TRANSFORMERS: Revenge of the Fallen
CAST: Shia LaBeouf,Megan Fox,John Turturro,Ramon Rodriguez
DIRECTOR: Michael Bay
Revenge is a dish best served cold,not in cold metal. Yet machines which can transform themselves into gigantic beasts and that doesnt include mobiles of any kind,hmmm… are amazing,spectacular,mindblowing and the works of a mind with a truly strange imagination,but do we really want to watch one set of them take on another while cursing and making wisecracks in true Hollywood tradition? For an energy source. Really?
To be sure,we were forewarned. When the first Transformers came,conquered and spawned yet new toys,we knew what was to follow would be bigger and more ambitious. At two and a half hours,travelling from American mainland to Shanghai and Diego Garcia,the depths of oceans to outer space,and ending up on Egypts historical pyramids,which by the way are almost ruined,Revenge of the Fallen involving Decepticons (just in case you forgot who is the bad guy) and Autobots,the US government and another unlikely alliance,certainly doesnt lack in ambition.
What it also didnt lack,obviously,was a budget. From conjuring up those machines to having them in battle,to blowing up battleships,planes,tanks,soldiers and pyramids,and of course cars,lots of them,nowhere does director Bay hold back. The most impressive though is a beautiful woman who turns out to have tongue of steel,a very long tongue at a very wrong moment.
Literally and constantly on the run,LaBeouf rarely pauses to turn on that boyish charm that worked so well for him in the first film. Fox does her bit,getting by on few clothes,lots of pouting,and having a robot rub up against her leg. Through countless blasts,drops,falls and a dash through the blazing desert,her hair never loses its sheen. Cant say the same for the film.
Cowards do survive,says someone at the end. So unfortunately,does metal. And that means Transformers 3 isnt too far into the future.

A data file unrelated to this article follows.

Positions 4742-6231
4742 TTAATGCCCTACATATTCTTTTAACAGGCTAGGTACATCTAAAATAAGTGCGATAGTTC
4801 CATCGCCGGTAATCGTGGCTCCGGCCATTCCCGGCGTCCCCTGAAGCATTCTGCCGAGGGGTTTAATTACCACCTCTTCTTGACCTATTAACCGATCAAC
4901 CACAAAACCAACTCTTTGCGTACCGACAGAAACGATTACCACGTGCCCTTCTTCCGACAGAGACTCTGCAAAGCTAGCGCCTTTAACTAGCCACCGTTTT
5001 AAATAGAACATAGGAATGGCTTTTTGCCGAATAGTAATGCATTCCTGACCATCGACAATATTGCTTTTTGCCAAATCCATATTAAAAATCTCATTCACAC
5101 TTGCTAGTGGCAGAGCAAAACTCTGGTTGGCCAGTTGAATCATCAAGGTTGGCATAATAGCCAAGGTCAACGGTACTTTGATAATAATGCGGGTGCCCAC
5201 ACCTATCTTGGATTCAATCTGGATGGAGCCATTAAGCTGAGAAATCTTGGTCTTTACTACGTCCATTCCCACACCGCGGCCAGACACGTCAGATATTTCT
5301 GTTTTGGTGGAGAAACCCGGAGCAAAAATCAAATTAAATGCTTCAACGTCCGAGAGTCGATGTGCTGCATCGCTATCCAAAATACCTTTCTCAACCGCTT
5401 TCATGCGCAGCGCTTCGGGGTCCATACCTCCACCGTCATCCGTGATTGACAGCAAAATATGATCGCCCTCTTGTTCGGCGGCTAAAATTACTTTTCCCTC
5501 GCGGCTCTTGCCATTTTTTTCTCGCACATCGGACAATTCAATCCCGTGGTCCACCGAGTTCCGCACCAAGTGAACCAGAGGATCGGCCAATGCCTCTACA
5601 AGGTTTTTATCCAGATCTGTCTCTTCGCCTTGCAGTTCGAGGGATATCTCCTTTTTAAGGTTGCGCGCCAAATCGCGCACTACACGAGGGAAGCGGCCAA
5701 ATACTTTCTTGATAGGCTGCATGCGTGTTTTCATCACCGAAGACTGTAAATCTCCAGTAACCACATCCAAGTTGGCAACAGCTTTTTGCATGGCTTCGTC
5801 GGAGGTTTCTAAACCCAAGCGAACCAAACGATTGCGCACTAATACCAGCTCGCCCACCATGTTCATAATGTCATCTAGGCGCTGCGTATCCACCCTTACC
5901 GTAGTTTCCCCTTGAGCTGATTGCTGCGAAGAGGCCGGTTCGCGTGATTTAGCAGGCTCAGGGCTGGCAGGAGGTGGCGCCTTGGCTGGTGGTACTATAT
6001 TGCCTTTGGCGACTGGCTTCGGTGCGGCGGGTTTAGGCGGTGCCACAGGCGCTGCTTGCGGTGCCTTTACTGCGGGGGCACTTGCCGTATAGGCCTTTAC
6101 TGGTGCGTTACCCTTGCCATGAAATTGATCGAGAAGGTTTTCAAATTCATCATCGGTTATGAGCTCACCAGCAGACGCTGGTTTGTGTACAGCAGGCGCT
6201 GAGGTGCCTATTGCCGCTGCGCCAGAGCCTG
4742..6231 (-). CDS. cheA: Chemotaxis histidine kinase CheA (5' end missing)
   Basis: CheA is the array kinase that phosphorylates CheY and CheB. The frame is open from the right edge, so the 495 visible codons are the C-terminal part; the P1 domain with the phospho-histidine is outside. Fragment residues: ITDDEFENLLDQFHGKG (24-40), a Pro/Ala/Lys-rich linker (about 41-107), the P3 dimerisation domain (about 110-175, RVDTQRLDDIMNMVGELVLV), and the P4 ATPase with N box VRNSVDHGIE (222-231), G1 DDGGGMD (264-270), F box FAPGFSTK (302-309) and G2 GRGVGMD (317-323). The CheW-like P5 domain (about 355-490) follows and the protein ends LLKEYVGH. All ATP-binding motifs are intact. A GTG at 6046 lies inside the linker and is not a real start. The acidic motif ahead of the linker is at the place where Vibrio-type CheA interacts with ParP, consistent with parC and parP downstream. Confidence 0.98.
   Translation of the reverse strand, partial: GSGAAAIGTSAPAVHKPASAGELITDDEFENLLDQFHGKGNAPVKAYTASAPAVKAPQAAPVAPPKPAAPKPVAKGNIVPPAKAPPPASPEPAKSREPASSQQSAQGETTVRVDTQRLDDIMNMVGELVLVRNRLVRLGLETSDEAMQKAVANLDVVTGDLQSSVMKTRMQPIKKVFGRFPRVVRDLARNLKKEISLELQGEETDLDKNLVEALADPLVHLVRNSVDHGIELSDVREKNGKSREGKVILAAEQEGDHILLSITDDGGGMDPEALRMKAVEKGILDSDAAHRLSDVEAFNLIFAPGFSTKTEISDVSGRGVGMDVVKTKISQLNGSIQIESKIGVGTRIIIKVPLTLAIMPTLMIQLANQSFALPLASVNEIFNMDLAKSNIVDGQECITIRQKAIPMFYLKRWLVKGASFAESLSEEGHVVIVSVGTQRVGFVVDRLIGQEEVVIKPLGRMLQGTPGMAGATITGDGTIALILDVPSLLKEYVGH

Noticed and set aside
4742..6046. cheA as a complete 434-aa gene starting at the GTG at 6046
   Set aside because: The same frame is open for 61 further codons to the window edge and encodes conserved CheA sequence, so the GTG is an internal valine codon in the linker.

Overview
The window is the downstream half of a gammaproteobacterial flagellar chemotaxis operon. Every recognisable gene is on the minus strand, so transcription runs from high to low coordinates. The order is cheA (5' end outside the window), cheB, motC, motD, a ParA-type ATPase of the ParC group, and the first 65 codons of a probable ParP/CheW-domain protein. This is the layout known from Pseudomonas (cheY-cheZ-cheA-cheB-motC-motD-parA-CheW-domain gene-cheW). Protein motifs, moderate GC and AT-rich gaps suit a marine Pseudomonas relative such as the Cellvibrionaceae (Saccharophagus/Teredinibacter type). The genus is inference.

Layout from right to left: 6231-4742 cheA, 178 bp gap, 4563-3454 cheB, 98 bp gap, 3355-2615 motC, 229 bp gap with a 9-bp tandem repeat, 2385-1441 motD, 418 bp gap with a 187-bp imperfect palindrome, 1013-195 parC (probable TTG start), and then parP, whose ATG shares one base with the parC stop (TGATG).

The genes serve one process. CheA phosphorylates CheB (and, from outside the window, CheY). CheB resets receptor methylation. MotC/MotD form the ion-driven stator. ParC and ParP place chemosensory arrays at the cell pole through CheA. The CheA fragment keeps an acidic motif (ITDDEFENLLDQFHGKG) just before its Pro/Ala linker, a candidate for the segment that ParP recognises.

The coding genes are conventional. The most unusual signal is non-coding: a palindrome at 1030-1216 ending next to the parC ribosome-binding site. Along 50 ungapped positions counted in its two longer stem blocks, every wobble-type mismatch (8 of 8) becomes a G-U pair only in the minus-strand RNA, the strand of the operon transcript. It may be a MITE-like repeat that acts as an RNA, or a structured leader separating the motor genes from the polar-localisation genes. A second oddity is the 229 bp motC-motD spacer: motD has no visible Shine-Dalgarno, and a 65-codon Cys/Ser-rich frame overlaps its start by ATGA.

CAST: Sandra Bullock,Ryan Reynolds,Malin Akerman,Mary Steenbergen
DIRECTOR: Anne Fletcher
Love born of strict business deals isnt new to the film world,the one difference this time being its the woman who as the boss is dictating the agenda. And thats about the only difference.
Never straying from the well-trodden paths of two people forced together falling in love stories,The Proposal has it all one parent-less,the other with a devoted family,especially a doting grandmother who wouldnt perhaps be as endearing in person; one uptight,the other carefree; one loner struggler to the top,the other born rich but preferring to slug it out; one city-bred and toting designer luggage,the other brought up in a mansion next to a lake in pristine Alaska. Whenever the twain shall meet,love is sure to follow.
Fletcher even fails to cash in on Bullocks deftness with comedy,allowing her miserably few scenes where she breaks away from the cold,tough exterior of the top-notch,no-nonsense editor-in-chief of Golden Books,Margaret. To be fair to Bullock,in those few scenes,she demonstrates why she is so well liked.
Andrew (Reynolds) is her assistant,willing to accept everything she throws at him in the hope of becoming an editor one day. One day what she throws at him is an ultimatum to marry her as she needs to wed an American to prevent being deported back to her native Canada (she has been working on expired visa).
Margaret doesnt think twice about exploiting even Andrews grandmothers 90th birthday for her own ends,and they,not surprisingly,melt her with their full-on Alaskan warmth.
And guess how you know Margaret is a new woman? Yes,she starts letting her hair loose and wearing her shoes flat. As for Andrew a man like that,ready to do her every bidding despite being loaded and all that,interested in books but able to hack wood and drive a motorboat when the situation demands,what does he need changing?